- In the context of this wiki, this entry refers to lecturing in higher education (1 teacher plus many students).
Lecturing is not just content delivery:
- The lecture has to preparred according some simple or more complicated instructional design method, e.g. backwards design. This includes activities outside the lecture hall (homework, labs, ..)
- There are different appropriate instructional design models such as direct instruction and nine events of instruction.
We also should make a distinction between lecturing as "telling" (i.e. as pedagogic method of presentation) to be combined with other methods and lecturing as global pedagogic strategy and that includes exhibits, demonstrations, question/response interactions, small student activities, etc.
- Technology-enhanced classroom (for ICT use in usually smaller classrooms)
Instructional design models for lecturing
See also: Computer-integrated_classroom. There exist tools to make lecturing with many students more interactive.
- Presentation software (all sorts, e.g. powerpoint)
- Interactive demonstrations with software (e.g. simulations)
- Voting and question management systems (via student's notebooks and mobile devices)
- Overlay techniques, e.g. with a whiteboard or a tablet PC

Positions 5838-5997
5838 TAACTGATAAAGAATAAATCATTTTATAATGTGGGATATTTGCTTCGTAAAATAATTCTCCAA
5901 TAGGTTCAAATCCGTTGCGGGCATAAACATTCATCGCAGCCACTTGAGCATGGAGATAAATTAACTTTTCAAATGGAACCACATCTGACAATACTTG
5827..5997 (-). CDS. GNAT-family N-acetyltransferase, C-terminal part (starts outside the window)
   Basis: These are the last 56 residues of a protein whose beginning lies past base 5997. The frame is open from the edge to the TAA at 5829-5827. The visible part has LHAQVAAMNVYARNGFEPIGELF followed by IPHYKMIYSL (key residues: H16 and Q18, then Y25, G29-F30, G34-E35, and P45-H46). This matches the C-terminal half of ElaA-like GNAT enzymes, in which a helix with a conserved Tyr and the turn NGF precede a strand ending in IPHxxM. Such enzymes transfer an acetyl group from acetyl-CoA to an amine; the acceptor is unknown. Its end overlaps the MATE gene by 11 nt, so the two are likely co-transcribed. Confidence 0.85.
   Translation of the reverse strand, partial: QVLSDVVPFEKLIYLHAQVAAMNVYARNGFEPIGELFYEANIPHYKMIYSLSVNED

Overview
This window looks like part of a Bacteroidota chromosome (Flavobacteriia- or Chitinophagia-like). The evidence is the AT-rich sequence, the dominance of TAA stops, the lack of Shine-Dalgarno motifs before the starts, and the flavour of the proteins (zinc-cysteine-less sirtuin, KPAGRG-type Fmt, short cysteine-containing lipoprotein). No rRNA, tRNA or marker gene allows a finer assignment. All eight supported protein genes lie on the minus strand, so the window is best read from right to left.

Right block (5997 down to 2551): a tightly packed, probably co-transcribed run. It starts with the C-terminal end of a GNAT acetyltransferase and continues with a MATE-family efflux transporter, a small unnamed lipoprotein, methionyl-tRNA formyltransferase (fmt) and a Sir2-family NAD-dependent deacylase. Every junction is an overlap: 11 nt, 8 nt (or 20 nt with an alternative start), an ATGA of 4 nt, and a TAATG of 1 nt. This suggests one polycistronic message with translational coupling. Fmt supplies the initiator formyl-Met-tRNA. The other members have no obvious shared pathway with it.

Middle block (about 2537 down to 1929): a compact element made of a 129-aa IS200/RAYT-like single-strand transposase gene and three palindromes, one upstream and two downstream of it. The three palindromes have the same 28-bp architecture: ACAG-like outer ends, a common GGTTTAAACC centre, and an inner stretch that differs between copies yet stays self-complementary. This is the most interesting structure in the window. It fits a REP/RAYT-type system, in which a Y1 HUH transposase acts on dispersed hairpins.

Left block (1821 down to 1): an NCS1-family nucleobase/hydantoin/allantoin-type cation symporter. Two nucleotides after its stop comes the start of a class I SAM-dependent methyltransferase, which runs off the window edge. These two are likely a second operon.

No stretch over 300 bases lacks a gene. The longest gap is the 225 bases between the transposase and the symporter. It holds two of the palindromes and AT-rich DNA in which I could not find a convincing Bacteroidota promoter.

- Teacher uses "half-baked" teaching materials and adds things
- Teacher can blend in student contributions (votes, questions, etc.)
- Notes on Lecturing, by Phil Race, University of Durham
- Lecturing Effectively - Chapter 7 from Florida State University Guide to Teaching and Learning Practices.
- Lecturing by Crag McInnis.
- Lecturing] Vanderbilt Center for Teaching has a few links
- Delivering a Lecture by Barbara Gross Davis
- Some lecturing heuristics by Patrick H. Winston (DSchneider did assist to PHW's lectures more than 20 years ago and liked them)
- Gross Davis, Barbara (1993). Tools for Teaching, Jossey-Bass Publishers: San Francisco.
- Bligh, Donald A. (2000) What's the Use of Lectures? (San Francisco: Jossey-Bass. ISBN 0-7879-5162-5